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Over the years, reading others code, I encountered and collected some examples of MATLAB syntax which can be at first unusual and counterintuitive. Please, feel free to comment or complement this list. I verified it with r2006a.

MATLAB always returns first output argument of a function (if it has at least one) into its caller workspace, also unexpectedly if function is being called without returning arguments like myFunc1(); myFunc2(); the caller workspace still would contain first output of myFunc2(); as "invisible" ans variable. It could play an important role if ans is a reference object - it would remain alive.

set([], 'Background:Color','red')

MATLAB is very forgiving sometimes. In this case, setting properties to an array of objects works also with nonsense properties, at least when the array is empty. Such arrays usually come from harray = findobj(0,'Tag','NotExistingTag')


This use of end keyword may seem unclean but is sometimes very handy instead of using length(myArray).

any([]) ~= all([])

Surprisigly any([]) returns false and all([]) returns true. And I always thought that all is stronger then any.


with not empty argument all() returns true for a subset of values for which any() returns true (e.g. truth table). This means that any() false implies all() false. This simple rule is being violated by MATLAB with [] as argument.

Loren also blogged about it.


Procedural style COM object method dispatch. Do not wonder that exist('Select') returns zero!

[myString, myCell]

MATLAB makes in this case an implicit cast of string variable myString to cell type {myString}. It works, also if I would not expect it to do so.

[double(1.8), uint8(123)] => 2 123

Another cast example. Everybody would probably expect uint8 value being cast to double but Mathworks have another opinion. Without a warning this behavior is very dangerous.

a = 5;
b = a();

It looks silly but you can call a variable with round brackets. Actually it makes sense because this way you can execute a function given its handle.

Syntax Foo(:) works not only on data but also with functions if called as Bar.Foo(:), in this scenario the function input argument is passed as char colon ':'.

For example let Bar.Foo = @(x) disp(x) Now calling Bar.Foo(:) prints char ':' in the MATLAB Command Window.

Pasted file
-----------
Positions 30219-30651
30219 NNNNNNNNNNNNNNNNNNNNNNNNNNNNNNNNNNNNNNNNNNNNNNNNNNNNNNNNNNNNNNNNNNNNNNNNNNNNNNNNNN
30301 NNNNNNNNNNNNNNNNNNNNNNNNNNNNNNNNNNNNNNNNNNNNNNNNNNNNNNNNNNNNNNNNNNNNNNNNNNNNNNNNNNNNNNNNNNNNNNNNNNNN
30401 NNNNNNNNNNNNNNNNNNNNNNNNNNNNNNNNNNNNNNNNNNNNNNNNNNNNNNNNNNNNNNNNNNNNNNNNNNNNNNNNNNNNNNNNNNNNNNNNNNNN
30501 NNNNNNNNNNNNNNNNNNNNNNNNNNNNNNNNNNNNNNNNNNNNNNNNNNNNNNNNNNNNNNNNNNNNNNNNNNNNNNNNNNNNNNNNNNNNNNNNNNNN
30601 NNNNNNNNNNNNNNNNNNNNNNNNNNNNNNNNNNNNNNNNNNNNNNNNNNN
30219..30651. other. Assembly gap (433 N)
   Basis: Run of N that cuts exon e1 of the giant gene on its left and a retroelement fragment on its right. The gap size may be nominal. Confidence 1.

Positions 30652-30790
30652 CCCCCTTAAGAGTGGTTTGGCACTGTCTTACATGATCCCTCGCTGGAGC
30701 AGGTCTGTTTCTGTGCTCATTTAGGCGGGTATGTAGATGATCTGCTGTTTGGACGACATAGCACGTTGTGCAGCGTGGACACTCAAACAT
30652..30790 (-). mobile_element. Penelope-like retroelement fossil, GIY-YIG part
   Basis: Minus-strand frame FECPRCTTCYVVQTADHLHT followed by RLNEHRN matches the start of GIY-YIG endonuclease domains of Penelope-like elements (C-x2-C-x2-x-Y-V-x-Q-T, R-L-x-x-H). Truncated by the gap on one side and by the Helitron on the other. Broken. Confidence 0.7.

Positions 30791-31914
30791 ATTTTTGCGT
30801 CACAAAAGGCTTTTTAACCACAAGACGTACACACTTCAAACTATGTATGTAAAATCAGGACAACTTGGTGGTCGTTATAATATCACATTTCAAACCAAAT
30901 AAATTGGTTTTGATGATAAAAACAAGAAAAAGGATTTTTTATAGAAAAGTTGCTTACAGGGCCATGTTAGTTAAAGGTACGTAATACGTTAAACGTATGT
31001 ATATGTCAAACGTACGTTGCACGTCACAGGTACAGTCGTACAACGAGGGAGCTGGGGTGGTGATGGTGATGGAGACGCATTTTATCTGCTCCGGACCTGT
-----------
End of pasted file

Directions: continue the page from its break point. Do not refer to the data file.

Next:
This strange feature works with all MATLAB 7 versions without warnings.

a = {'aa', 'bb'
'cc', 'dd'};

Surprsisingly this code neither returns a vector nor rises an error but defins matrix, using just code layout. It is probably a relict from ancient times.

EDIT: very handy feature, see the comment by gnovice.

set(hobj, {'BackgroundColor','ForegroundColor'},{'red','blue'})

This code does what you probably expect it to do. That function set accepts a struct as its second argument is a known fact and makes sense, and this sintax is just a cell2struct away.

Equvalence rules are sometimes unexpected at first. For example 'A'==65 returns true (although for C-experts it is self-evident). Similarly isequal([],{}) retuns, as expected, false and isequal([],'') returns true.

The string-numeric equivalence means that all string functions can be used also for numeric arrays, for example to find indices of a sub-array in a large array:

ind = strfind( [1 2 3 4 1 2 3 4 1 2 3 4 ], [2 3] )

MATLAB function isnumeric() returns false for booleans. This feels just ... false :-)

About which further unexpected/unusual MATLAB features are you aware?

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closed as not constructive by casperOne Apr 5 '12 at 14:31

As it currently stands, this question is not a good fit for our Q&A format. We expect answers to be supported by facts, references, or expertise, but this question will likely solicit debate, arguments, polling, or extended discussion. If you feel that this question can be improved and possibly reopened, visit the help center for guidance.If this question can be reworded to fit the rules in the help center, please edit the question.

I believe Community Wiki is warranted in this case, since this is basically a "list-compiling" poll question. –  gnovice Nov 10 '09 at 18:56
@gnovice: changed to community wiki –  Mikhail Nov 10 '09 at 19:07
"Surprisigly any([]) returns false and all([]) returns true." I don't understand what's so surprising about this; I find it completely obvious. –  Timwi Nov 12 '09 at 16:51
@Mikhail: this is not a problem with Matlab but rather with everyday language. Consider an empty room. "Are all the sheep in this room green?" - the logical answer is yes, because "no" implies that there exists at least one non-green sheep in the room. Everyday language however doesn't allow such use of "all" (and is overall very ambiguous and imprecise) - and asking "Are all the sheep green?" in English implies the existence of at least one green sheep, making the question itself meaningless in an empty room. –  romkyns Jan 26 '10 at 17:01
can't you split your "question" into several answers? there are several points I'd like to up-"oh yeah that's true"-vote... –  Tobias Kienzler Feb 4 '11 at 10:21

3 Answers 3

Image coordinates vs plot coordinates Used to get me every time.

%# create an image with one white pixel
img = zeros(100);
img(25,65) = 1;

%# show the image

%# now circle the pixel. To be sure of the coordinate, let's run find
[x,y] = find(img);
hold on
%# plot a red circle...
%# ... and it's not in the right place

%# plot a green circle with x,y switched, and it works

Edit 1

Array dimensions